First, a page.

Frederick the Great: Instructions to His Generals: Article Twenty-Five

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If it be absolutely necessary that the General of an Army should hold a Council of War.

It was a saying of Prince Eugene, “that if a general did not wish to fight, he had nothing more to do than hold a council of war;” and his assertion is proved, by the general voice of councils of war being against engaging. Secrecy, so necessary in war, can here be no longer observed.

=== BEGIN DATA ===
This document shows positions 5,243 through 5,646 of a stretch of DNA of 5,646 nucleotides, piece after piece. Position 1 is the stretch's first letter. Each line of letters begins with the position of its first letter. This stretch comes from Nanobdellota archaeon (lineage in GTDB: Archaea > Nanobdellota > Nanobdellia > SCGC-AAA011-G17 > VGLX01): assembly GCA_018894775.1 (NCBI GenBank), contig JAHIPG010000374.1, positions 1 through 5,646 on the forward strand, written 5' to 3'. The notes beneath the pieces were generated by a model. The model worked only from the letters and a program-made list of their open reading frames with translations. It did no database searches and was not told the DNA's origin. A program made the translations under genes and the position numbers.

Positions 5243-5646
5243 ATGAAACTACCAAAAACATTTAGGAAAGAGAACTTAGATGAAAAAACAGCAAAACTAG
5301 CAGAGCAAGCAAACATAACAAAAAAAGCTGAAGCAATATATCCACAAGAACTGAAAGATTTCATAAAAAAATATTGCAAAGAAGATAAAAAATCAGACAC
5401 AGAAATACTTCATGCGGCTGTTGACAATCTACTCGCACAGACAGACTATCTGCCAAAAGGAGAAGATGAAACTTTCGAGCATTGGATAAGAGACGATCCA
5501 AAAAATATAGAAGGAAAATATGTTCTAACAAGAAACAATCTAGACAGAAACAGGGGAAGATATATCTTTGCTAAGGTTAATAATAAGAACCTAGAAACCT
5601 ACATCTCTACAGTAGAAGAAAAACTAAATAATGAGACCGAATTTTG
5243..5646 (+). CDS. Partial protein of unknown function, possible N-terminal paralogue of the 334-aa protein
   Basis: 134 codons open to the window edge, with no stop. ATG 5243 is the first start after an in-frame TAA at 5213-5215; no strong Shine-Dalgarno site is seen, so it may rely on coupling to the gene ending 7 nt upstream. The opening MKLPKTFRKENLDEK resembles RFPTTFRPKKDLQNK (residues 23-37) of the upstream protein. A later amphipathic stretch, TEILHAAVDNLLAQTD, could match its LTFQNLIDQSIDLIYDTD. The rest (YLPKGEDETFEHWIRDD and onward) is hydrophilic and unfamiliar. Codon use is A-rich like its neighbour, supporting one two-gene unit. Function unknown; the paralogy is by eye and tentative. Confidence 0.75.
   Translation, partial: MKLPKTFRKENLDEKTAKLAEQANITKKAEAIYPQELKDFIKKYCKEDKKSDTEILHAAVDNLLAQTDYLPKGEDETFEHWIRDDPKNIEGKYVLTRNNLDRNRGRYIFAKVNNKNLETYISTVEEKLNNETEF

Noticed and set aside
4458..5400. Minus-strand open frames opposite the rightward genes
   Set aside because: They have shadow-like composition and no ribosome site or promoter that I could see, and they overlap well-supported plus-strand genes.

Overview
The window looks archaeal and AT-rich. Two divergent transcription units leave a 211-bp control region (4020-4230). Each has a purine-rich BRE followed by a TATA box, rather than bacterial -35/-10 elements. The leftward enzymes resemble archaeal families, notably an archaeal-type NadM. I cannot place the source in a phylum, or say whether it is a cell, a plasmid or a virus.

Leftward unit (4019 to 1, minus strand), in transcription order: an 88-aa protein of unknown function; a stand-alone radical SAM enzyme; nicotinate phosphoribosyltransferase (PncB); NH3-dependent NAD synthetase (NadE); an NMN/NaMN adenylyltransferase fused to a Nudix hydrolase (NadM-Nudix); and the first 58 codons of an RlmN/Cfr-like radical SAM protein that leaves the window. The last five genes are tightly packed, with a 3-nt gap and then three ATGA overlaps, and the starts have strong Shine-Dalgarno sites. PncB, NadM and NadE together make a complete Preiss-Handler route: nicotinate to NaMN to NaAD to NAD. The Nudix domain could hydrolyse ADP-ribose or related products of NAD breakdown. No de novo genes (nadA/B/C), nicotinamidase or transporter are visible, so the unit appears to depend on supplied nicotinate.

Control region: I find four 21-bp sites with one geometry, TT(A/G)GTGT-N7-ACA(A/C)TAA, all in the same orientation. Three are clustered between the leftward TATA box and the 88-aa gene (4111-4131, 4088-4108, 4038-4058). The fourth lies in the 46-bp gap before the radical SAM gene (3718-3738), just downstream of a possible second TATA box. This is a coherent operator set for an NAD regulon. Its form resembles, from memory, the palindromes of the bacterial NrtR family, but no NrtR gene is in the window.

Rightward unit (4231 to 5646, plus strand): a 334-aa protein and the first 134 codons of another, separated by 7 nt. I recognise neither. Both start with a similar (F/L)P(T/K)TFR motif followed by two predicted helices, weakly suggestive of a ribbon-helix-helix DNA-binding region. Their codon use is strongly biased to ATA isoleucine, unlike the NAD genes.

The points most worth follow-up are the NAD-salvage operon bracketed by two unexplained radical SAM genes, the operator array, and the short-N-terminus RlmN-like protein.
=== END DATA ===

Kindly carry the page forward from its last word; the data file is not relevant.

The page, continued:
A general, to whom his sovereign has entrusted his troops, should act for himself, and the confidence placed in him by his king is a sufficient warrant for such conduct.

Nevertheless, I am persuaded that a general ought not to be inattentive to the advice of even a subaltern officer, as it is the duty of a good citizen to forget himself when the welfare of his country is at stake, and not regard who furnishes the advice that may be productive of happy, wished-for consequences.

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